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Poetry: History

 

They are moving north.  The mountains
that once we crossed in search of land
slither toward us, an awakening snake,
hungry for prey, ready to crush
whatever strays into its path.
                                 Already,
the southern tribes are gone, swallowed
and digested in the maw of Rome.

Now, they are moving north. Gaios
gags at the freedom of a people, and
repays hospitality with iron.   Divitiacos
had a pact, they say.  But Divitiacos
is gone.  Dumnorix spoke against him:
Dumnorix is chief in his place.

How have we come to this, who sought
only land, and honour?   None
have we killed needlessly, but only
in battle, and then, only when
their Commanders shied from the hero's part.
Our rage is reserved for oathbreakers, and
traitors to trust.     The Teutons fret
to the north, a cold breath blowing
from the edge of the world.  To the south,
there are Romans.

We fought them, and won.    Our brennin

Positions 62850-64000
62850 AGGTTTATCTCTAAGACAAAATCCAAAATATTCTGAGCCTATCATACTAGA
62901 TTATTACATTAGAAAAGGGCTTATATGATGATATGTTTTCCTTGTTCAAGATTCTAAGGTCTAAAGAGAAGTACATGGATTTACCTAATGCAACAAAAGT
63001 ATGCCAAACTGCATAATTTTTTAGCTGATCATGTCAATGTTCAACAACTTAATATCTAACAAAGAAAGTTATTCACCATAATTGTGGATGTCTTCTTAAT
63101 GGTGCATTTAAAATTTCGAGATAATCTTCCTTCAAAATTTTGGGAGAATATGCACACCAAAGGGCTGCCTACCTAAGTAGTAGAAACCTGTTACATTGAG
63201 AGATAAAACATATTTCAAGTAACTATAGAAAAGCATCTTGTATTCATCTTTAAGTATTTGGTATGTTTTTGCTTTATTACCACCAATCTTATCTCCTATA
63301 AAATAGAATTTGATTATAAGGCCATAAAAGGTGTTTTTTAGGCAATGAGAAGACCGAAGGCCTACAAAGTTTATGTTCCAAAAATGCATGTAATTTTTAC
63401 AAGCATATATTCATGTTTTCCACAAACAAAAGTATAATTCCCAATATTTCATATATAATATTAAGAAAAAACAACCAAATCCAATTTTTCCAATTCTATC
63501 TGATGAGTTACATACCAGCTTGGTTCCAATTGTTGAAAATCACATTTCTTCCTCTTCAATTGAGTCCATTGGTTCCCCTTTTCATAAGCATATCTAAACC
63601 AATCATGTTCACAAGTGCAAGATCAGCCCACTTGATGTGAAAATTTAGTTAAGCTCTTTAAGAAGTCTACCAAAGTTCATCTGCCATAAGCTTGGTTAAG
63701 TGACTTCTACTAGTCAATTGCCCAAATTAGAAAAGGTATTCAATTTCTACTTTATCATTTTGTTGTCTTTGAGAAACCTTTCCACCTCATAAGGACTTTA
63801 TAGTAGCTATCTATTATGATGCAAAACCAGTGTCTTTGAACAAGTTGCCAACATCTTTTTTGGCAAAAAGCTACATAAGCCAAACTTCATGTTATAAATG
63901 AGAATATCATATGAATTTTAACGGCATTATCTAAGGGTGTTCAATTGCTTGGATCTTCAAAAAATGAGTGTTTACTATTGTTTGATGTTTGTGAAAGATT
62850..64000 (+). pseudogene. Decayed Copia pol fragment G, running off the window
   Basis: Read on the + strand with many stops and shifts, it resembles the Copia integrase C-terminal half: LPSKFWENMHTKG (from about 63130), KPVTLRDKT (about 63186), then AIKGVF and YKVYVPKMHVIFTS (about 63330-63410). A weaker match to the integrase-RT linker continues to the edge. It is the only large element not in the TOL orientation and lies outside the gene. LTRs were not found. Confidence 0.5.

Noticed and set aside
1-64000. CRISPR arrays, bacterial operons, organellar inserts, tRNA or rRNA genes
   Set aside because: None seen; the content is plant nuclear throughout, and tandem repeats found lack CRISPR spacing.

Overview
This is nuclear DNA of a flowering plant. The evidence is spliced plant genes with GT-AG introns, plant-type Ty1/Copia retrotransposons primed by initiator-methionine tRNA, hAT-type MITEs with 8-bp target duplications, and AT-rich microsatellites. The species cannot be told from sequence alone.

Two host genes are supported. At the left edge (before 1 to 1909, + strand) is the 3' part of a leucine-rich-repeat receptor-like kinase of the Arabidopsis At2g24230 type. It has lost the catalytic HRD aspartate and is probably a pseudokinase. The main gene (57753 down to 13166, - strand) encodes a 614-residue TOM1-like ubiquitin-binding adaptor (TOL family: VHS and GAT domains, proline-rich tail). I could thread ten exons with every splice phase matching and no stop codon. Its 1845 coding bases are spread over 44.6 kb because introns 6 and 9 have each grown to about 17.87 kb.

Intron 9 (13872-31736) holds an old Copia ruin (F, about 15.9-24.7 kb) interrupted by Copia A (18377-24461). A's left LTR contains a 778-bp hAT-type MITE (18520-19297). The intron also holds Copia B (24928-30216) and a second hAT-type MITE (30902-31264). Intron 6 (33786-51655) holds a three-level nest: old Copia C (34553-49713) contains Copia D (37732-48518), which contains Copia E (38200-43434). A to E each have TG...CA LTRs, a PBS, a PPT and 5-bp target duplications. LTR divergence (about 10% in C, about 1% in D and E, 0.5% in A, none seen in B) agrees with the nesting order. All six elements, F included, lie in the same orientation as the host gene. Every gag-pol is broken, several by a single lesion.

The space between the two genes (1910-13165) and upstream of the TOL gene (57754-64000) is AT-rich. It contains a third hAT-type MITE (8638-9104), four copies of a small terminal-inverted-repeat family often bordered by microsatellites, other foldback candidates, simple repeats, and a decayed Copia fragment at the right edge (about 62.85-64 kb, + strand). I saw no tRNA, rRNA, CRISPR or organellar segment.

stood in amazement at their stone civility,
a place of bright light, too cold for
warriors, too orderly for a free people.
Such land, we have never sought.  We fought,
and returned home.

Now, they are moving north.  Their promise
is a snake that engulfs whatever strays
into its path.  Their dreams are not those
of a free people.               They come
with the dreams of stone men, brows bathed
in sun, bearing a vision of roads, straight as
swords, roads slithering with dawn's speed
across the land, jaws working, stone scales
slicked silent with the blood of a free
people.                  Thus, are they marching
north.    Let us choose, freely, to go
and meet them.
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